In a new study, researchers analyzed the effects of a gluten-free diet and casein-free diet on the behavior of children diagnosed with autism.
They found that these diets are not as helpful as a standard treatment for all children diagnosed with autism.
It may be that those cases with gastrointestinal disorders may benefit from such an approach.
The research was conducted by a team from the University of Granada (UGR)
Given the limitations of attempts to treat autism, many families turn to alternative therapies.
Among these, gluten- and casein-free diets implemented as a therapeutic approach in autism spectrum disorders have been the subject of significant interest and controversy in scholarly research.
Some authors have found such diets to have favorable effects on the symptoms of autism, while others—particularly more recent studies—have found no conclusive results.
In the study, the team aimed to see if gluten- and casein-free diets decrease behavioral disorders among children and adolescents diagnosed with autism.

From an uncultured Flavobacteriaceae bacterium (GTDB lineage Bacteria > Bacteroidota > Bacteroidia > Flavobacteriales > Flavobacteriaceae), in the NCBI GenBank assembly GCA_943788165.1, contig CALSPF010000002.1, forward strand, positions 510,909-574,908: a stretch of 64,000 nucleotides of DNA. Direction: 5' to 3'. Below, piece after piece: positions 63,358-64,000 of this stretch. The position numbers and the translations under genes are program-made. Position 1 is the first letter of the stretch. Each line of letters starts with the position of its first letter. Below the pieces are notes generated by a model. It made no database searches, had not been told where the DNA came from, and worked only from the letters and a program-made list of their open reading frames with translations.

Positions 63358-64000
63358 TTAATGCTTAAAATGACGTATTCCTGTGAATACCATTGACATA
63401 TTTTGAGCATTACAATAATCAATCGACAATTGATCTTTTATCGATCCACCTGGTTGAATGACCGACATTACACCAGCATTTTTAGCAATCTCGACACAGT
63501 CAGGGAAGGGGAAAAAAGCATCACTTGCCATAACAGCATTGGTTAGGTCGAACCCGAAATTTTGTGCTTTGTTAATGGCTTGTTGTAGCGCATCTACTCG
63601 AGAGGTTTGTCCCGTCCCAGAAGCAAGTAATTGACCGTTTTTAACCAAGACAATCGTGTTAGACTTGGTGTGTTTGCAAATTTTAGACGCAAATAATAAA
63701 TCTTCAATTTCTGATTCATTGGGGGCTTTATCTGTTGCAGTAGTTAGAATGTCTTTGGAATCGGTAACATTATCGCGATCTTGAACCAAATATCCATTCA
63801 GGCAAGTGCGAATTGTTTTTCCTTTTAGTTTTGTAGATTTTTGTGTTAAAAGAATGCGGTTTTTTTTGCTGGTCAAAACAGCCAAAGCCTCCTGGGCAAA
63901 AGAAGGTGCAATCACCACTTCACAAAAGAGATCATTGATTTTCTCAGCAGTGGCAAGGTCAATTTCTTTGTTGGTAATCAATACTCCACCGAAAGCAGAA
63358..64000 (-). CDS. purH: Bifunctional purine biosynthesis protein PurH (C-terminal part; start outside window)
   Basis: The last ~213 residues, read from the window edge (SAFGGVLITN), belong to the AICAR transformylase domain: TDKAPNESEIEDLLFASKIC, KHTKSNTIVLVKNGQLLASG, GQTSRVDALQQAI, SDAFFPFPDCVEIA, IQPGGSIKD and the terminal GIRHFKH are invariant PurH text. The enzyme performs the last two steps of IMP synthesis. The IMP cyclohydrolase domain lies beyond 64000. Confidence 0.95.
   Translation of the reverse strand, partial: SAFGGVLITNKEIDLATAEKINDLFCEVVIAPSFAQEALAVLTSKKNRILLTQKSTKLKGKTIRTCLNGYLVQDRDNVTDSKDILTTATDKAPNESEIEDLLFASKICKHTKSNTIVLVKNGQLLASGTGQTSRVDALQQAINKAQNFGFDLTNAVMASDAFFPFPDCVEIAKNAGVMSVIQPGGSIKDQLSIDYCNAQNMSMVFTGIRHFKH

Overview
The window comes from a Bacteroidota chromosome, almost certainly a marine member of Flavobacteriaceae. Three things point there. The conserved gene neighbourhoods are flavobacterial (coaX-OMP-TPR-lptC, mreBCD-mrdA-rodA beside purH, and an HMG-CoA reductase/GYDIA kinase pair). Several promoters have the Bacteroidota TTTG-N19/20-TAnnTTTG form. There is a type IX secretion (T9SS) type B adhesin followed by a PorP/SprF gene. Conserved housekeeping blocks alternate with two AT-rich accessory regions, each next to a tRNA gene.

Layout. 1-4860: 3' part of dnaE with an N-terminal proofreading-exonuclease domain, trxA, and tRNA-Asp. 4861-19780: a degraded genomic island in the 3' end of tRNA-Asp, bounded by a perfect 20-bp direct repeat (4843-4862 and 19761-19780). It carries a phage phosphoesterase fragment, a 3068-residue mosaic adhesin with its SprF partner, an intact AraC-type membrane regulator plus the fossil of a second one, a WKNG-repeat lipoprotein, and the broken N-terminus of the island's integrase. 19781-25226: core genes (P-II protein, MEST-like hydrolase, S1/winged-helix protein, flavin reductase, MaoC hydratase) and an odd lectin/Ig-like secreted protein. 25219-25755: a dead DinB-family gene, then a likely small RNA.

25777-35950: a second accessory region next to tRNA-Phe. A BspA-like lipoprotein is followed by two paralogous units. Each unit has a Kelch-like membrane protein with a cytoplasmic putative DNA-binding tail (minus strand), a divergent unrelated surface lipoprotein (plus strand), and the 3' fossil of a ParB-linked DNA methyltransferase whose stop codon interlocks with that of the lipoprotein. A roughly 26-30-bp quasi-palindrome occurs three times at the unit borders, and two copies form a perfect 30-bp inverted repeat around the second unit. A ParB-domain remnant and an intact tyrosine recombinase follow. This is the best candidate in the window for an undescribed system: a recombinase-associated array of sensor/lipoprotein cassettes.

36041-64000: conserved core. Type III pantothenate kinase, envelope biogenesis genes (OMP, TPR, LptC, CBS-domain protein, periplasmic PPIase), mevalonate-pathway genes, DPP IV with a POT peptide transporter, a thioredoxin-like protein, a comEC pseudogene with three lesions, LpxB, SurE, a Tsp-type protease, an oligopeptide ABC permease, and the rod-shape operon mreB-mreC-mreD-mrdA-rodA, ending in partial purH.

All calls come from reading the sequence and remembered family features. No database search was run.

They examined 65 children and adolescents diagnosed with autism in total, who followed a gluten-free diet for three months and then switched to a casein-free diet.
The results showed the there were no big changes detected either in the behavioral scales after the kids had followed the gluten-free and the casein-free diet.
The team says further research is necessary. In addition to eliminating gluten and casein for a sufficient period of time (at least six months), future studies should include placebo and double-blind elements, as well as other biological markers to better define the subjects who may benefit from these diets.
The lead author of the study is Pablo José González Domenech of the Department of Psychiatry of the UGR.
The study is published in the Journal of Autism and Developmental Disorders.
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